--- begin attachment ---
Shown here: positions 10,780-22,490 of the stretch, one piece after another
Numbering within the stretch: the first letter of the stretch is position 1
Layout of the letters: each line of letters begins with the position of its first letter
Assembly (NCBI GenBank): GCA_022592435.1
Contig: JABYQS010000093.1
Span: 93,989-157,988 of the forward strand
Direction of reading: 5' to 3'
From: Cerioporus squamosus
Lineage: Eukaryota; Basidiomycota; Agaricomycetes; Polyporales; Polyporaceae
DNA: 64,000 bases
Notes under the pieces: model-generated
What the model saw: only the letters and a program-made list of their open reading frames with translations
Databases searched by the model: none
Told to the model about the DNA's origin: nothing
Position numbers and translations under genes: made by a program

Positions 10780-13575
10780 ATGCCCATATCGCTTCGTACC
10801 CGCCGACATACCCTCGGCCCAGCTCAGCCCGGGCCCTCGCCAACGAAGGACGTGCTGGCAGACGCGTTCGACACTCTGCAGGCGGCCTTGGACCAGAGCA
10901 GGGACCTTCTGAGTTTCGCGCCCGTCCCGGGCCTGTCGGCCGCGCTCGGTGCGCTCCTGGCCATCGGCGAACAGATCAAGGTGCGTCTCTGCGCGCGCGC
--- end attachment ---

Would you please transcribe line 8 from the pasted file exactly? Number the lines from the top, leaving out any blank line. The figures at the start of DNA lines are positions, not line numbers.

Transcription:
From: Cerioporus squamosus